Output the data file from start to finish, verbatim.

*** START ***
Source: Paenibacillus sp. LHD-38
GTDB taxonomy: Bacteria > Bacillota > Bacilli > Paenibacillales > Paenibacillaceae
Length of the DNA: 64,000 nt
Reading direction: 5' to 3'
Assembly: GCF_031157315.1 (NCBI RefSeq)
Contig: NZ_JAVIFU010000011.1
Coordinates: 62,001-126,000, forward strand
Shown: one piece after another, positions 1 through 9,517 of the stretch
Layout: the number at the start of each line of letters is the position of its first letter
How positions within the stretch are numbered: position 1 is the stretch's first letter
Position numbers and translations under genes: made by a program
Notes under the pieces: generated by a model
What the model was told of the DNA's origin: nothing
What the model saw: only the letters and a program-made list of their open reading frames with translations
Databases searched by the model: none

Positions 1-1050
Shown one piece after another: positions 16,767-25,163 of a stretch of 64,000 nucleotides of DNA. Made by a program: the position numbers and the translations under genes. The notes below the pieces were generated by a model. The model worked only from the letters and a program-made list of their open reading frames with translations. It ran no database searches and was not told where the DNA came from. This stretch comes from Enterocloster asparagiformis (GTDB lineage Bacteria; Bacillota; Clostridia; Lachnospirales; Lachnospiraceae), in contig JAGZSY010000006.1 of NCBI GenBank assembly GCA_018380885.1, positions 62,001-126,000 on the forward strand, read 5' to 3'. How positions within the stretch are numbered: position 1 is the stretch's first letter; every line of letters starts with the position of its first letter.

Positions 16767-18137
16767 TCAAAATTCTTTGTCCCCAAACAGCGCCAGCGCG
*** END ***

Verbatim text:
Source: Paenibacillus sp. LHD-38
GTDB taxonomy: Bacteria > Bacillota > Bacilli > Paenibacillales > Paenibacillaceae
Length of the DNA: 64,000 nt
Reading direction: 5' to 3'
Assembly: GCF_031157315.1 (NCBI RefSeq)
Contig: NZ_JAVIFU010000011.1
Coordinates: 62,001-126,000, forward strand
Shown: one piece after another, positions 1 through 9,517 of the stretch
Layout: the number at the start of each line of letters is the position of its first letter
How positions within the stretch are numbered: position 1 is the stretch's first letter
Position numbers and translations under genes: made by a program
Notes under the pieces: generated by a model
What the model was told of the DNA's origin: nothing
What the model saw: only the letters and a program-made list of their open reading frames with translations
Databases searched by the model: none

Positions 1-1050
Shown one piece after another: positions 16,767-25,163 of a stretch of 64,000 nucleotides of DNA. Made by a program: the position numbers and the translations under genes. The notes below the pieces were generated by a model. The model worked only from the letters and a program-made list of their open reading frames with translations. It ran no database searches and was not told where the DNA came from. This stretch comes from Enterocloster asparagiformis (GTDB lineage Bacteria; Bacillota; Clostridia; Lachnospirales; Lachnospiraceae), in contig JAGZSY010000006.1 of NCBI GenBank assembly GCA_018380885.1, positions 62,001-126,000 on the forward strand, read 5' to 3'. How positions within the stretch are numbered: position 1 is the stretch's first letter; every line of letters starts with the position of its first letter.

Positions 16767-18137
16767 TCAAAATTCTTTGTCCCCAAACAGCGCCAGCGCG